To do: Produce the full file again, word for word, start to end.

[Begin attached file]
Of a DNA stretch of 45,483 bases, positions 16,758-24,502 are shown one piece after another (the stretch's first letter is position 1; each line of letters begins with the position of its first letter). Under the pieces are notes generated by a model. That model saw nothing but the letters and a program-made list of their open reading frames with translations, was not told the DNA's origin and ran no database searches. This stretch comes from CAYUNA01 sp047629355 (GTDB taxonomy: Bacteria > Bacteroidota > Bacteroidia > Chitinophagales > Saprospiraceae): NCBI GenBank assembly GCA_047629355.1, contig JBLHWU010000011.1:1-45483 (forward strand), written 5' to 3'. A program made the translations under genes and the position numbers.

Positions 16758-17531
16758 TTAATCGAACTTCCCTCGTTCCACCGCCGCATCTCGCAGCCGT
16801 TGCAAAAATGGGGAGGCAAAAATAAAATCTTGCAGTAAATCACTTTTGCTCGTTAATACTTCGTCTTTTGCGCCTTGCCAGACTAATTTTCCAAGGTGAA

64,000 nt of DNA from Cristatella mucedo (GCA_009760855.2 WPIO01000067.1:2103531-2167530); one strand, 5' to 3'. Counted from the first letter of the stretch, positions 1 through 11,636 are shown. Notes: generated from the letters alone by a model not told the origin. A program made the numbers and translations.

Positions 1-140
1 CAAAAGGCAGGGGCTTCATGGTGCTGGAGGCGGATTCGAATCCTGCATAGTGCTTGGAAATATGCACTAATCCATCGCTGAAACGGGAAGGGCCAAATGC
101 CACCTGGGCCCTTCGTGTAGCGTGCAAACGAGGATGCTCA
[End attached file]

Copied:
Of a DNA stretch of 45,483 bases, positions 16,758-24,502 are shown one piece after another (the stretch's first letter is position 1; each line of letters begins with the position of its first letter). Under the pieces are notes generated by a model. That model saw nothing but the letters and a program-made list of their open reading frames with translations, was not told the DNA's origin and ran no database searches. This stretch comes from CAYUNA01 sp047629355 (GTDB taxonomy: Bacteria > Bacteroidota > Bacteroidia > Chitinophagales > Saprospiraceae): NCBI GenBank assembly GCA_047629355.1, contig JBLHWU010000011.1:1-45483 (forward strand), written 5' to 3'. A program made the translations under genes and the position numbers.

Positions 16758-17531
16758 TTAATCGAACTTCCCTCGTTCCACCGCCGCATCTCGCAGCCGT
16801 TGCAAAAATGGGGAGGCAAAAATAAAATCTTGCAGTAAATCACTTTTGCTCGTTAATACTTCGTCTTTTGCGCCTTGCCAGACTAATTTTCCAAGGTGAA

64,000 nt of DNA from Cristatella mucedo (GCA_009760855.2 WPIO01000067.1:2103531-2167530); one strand, 5' to 3'. Counted from the first letter of the stretch, positions 1 through 11,636 are shown. Notes: generated from the letters alone by a model not told the origin. A program made the numbers and translations.

Positions 1-140
1 CAAAAGGCAGGGGCTTCATGGTGCTGGAGGCGGATTCGAATCCTGCATAGTGCTTGGAAATATGCACTAATCCATCGCTGAAACGGGAAGGGCCAAATGC
101 CACCTGGGCCCTTCGTGTAGCGTGCAAACGAGGATGCTCA